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Keeping the Connection

connectionBreaking often is easier than building, and destroying relationships most of the time takes much less effort than putting one together. There is a certain excitement in getting rid of something we believe doesn’t work. There is a satisfaction in the burning righteousness of yelling “I had it with you!” or “This has to end and it ends here and now!” And yet with all the joy in anticipation of the new and frustration with the old, while basking in the light of the correct and exemplary, there is also a feeling that the suffering from breaking away is on the horizon. Perhaps it won’t hit right away, but it will surely come. Maybe on your front things will be OK, but for another person it might mean the end of everything. And no matter how much we’d think that “it will do them better” and that “they need to sort their shit out”, we might destroy a life and hope when what we need to do is take a break, let the steam out, and then try to connect again.

I am writing this out of sadness of being on the verge of losing a friend. Substance abuse is not doing him any good and isolation seems to be insanely difficult for him to overcome. No matter how much I try to reach out – inviting him to a meeting, to watch a movie, for a coffee, for my birthday, – it all comes to no fruition. With each attempt it seems the natural thing to do is let him go and hide in his corner and conduct his self-will run riot. But it’s bugging me because with an experience of working in the substance addiction recovery field I’d be a decent help for him. I also realize that one of the main rules of recovery is we can’t help those who don’t want (or can’t) help themselves.

It used to start with smaller gaps when I wondered what the hell he was doing. I knew he was a busy hard working guy, but I also knew he didn’t have a lot going on. That’s the worst, when you have a lot of time and you spend it on watching TV series and munch on snack food every day after work. And that is a life of so many of us who works hard for their money. And we hold on to this deserved rest as to something sacred, and letting it go and answering a phone or making a call is blasphemy, even when life hurts.

I recall that when I moved to the U.S., the folks that I went to the university with back in Russia gave me their email addresses and asked “not to forget them.” And out of ten of them only two stayed in touch. I felt such hunger for communication in the new country and new traditions that I kept writing regardless of the replies. Then I concentrated on those two who were interested. I had quite a resentment towards those who never wrote back. I sure knew they were busy. I sure knew they had lots happening in their lives. And yet, I kept wondering “how much time it will take you to read an email of half a page and write a reply of quarter of a page? What is it that you have on your plate that keeps you from spending ten minutes of your precious time to let me know you still care about me?” I had to come to an understanding that people who don’t reply deserve being let go just as much as the trolls and those who you know to get on your nerves constantly. So 99% of Facebook “friends” are doomed. Some connections deserve (and require) to be severed. But for those who we know well and wish well…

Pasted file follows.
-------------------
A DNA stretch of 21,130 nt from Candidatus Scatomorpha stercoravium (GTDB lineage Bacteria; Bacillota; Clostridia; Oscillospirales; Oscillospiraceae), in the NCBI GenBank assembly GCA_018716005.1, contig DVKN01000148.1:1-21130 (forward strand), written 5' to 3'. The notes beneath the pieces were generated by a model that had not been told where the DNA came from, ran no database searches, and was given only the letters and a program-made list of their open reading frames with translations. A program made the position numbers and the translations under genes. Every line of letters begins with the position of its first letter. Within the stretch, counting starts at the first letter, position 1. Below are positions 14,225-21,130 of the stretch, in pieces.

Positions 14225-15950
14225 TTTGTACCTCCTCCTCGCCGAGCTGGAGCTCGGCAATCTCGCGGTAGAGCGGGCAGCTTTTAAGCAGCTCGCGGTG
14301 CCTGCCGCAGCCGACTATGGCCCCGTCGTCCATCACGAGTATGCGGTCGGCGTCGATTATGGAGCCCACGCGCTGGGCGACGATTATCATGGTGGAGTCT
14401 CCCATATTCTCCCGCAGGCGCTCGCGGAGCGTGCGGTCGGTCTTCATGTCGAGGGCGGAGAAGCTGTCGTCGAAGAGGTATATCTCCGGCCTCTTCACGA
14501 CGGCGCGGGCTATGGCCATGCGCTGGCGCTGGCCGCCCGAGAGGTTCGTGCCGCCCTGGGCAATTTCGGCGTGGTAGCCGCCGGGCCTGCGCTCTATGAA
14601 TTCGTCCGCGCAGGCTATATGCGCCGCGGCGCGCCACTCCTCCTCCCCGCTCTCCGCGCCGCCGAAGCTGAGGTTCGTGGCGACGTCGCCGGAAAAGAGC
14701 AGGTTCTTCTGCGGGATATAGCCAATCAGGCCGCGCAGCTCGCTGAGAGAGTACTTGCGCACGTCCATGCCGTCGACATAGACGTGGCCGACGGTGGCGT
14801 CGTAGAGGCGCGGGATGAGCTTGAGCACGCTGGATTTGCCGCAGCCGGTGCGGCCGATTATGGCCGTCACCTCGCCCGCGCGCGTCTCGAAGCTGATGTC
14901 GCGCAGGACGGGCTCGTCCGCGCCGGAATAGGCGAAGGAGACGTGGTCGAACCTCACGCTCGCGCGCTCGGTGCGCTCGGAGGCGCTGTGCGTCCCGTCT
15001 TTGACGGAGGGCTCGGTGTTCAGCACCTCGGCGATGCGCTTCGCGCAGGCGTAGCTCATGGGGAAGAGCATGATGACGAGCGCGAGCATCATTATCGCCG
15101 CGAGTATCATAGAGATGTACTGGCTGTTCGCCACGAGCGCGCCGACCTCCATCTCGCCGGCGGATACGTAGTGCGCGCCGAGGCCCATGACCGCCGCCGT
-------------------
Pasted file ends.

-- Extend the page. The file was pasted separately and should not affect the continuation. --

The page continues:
I am hoping that one day my friend will witness the reality; that what he tries to do on his own just doesn’t last and he needs to find something different to keep him happy, healthy, and sane. Shutting the door on eight year long relationship will hurt much more than I could think right now, but it might damage him more than me, while I am trying to be all reasonable about it. Severing the connection and staying out of touch, dwelling in moralistic goodness, I will be doing him much more harm than by an occasional phone call or text, even if I have to force myself to do it. Even though I know that most of the texts go nowhere, and the replies are more of “leave me alone” nature, still, this way I can let him know he is not alone. I let him know that he has someone to talk to about embarrassing and confusing things when it seems like no one listens or everyone will laugh. If I call him twice a week, it will only take two hours at max out of my week time. Can I do that? Yes, I can. I just have to overcome my ego and be present for when it’s the right time for him to start the transformation towards healthy life.

[the picture was copied from ‘ere. thank you!]

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